How to Fall Back Asleep After Waking Up in the Middle of the Night

Put the phone aside. Harvard research shows that blue light from electronics disrupts sleep, so avoid checking email or Facebook when you wake up at night. Nadine Hemens, a middle-school associate principal, suggests this if you can't avoid screen usage before bed or around 3 a.m. 

"Middle of the night insomnia is a big one for me, and I used to make it way worse by checking email," adds. I tell myself things can wait and listen to a meditation app on my phone. I often fall asleep unknowingly." 

Make your bedroom a dark, peaceful retreat. A busy mind, anxiety, or emotional anguish can trigger middle-of-the-night insomnia. We cycle through sleep at night. We wake up briefly during each cycle but don't remember and fall back asleep.

 "If you're stressed, those wake-ups can become full awakenings and your mind gets busy," says Family Sleep Institute certified sleep expert Rachel Ross. Ross suggests darkening and relaxing your bedroom if you frequently wake up at night.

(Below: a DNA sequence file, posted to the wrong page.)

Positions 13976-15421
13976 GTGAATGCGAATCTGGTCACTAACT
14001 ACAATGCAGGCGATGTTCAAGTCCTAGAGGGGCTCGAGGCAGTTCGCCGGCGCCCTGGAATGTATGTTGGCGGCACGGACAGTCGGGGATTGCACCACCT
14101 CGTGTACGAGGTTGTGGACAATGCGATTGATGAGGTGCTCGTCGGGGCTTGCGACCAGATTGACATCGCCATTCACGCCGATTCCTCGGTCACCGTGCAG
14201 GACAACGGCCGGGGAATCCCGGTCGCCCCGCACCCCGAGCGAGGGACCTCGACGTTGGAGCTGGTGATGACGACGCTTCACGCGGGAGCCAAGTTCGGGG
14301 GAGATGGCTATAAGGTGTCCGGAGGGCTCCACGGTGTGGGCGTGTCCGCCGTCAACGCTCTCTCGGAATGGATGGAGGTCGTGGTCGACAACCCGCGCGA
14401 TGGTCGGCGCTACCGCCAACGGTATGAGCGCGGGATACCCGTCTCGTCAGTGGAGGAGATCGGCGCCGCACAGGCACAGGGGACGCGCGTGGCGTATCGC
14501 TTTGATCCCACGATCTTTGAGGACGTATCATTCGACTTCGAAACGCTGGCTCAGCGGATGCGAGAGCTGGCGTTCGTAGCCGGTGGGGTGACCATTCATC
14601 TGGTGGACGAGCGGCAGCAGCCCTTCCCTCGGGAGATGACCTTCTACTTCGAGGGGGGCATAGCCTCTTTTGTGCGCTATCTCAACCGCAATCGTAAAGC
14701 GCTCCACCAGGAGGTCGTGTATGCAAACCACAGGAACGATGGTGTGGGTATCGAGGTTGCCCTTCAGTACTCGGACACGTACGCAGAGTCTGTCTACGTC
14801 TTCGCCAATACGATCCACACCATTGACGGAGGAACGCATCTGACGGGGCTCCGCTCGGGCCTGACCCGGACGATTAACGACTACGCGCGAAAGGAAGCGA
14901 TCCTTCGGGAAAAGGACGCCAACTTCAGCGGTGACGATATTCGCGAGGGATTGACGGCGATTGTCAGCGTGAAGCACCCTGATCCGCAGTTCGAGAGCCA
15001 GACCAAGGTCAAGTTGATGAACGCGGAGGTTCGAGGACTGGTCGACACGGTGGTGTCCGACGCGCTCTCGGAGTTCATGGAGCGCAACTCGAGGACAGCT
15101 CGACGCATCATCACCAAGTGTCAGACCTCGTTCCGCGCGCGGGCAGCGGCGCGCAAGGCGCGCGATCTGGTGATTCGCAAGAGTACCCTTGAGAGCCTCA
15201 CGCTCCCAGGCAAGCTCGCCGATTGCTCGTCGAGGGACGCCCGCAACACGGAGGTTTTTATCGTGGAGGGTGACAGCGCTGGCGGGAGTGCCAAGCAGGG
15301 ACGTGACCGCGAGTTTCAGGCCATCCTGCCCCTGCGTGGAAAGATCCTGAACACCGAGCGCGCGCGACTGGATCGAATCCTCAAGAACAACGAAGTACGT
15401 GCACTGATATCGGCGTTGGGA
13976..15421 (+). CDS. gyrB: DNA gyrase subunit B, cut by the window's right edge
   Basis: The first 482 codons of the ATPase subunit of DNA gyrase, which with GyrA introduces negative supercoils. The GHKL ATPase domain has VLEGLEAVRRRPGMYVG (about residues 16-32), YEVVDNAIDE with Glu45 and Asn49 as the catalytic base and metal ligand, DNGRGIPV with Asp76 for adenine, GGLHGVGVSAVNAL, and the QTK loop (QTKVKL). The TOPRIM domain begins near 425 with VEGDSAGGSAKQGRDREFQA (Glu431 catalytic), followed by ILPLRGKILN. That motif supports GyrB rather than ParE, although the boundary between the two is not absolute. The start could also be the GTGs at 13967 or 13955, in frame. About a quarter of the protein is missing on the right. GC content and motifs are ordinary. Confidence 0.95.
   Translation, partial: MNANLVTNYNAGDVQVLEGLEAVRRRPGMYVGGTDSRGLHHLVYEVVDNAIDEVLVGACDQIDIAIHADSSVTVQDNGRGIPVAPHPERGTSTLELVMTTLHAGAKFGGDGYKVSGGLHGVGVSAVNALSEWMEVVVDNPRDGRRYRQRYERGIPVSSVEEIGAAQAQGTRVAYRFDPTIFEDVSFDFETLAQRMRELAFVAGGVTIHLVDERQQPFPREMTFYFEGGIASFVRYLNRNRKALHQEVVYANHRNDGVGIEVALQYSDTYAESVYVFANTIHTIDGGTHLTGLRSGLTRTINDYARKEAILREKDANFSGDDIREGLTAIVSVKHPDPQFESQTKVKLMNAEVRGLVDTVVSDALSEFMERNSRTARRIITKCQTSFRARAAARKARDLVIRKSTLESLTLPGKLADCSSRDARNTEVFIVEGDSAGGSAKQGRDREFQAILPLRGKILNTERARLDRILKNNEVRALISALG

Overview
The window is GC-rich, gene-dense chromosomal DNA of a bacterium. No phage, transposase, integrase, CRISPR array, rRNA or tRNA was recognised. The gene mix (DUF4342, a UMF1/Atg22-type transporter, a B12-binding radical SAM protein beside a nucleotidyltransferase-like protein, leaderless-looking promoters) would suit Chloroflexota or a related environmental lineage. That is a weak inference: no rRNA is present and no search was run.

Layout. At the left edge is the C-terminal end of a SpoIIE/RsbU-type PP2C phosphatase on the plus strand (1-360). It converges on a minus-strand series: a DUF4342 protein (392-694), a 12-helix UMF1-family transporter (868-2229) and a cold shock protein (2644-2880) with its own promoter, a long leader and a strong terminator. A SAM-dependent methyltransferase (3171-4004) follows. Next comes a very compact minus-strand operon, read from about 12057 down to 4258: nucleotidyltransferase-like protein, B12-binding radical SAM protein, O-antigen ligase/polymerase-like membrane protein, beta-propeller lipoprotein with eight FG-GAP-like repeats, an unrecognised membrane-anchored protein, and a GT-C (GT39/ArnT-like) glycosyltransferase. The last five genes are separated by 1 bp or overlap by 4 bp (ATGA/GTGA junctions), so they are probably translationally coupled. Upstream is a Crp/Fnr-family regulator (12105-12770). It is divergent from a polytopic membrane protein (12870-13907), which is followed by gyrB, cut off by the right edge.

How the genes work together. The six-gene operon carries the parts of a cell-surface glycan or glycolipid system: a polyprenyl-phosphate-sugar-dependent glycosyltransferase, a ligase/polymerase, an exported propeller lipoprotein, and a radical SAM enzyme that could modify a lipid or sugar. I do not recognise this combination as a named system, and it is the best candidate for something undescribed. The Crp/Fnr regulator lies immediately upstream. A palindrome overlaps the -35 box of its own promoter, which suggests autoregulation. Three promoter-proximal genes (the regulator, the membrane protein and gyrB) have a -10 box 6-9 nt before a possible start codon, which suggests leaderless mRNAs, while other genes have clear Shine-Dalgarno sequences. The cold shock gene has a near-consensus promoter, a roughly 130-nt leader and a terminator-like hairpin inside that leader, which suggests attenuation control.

one-how-to-fall-back-asleep You're right if waking up in the middle of the night feels like your brain is acting strangely. The National Sleep Foundation defines insomnia as the brain's inability to fall asleep. 

How to fall asleep again? Ross advises doing something soothing instead of lying there. Practice deep breathing, relaxation, or peaceful music. Put a white noise machine on your side of the bed if your companion snores

Try progressive muscular relaxation. The NSF recommends relaxing your body to calm your brain and lessen stress. Not sure how? Try gradual muscular relaxation: Work one muscle group at a time, from feet to head. 

Slowly release your muscles after tensing them for five. Breathe deeply while contracting one extremity at a time. Pay specific attention to stress-prone areas like your jaw and neck. The 4-7-8 breathing technique involves inhaling for four, holding for seven, and exhaling for eight.

Make yourself tired If you can't go asleep for 20 minutes or more, try reciting childhood poems, the multiplication times table, or your favorite movie moments.

Even sing to yourself in your head, says the NSF. The logic behind this is similar to counting sheep. Repeating calms your brain and helps you go asleep. Some applications and podcasts give silly or dull bedtime stories.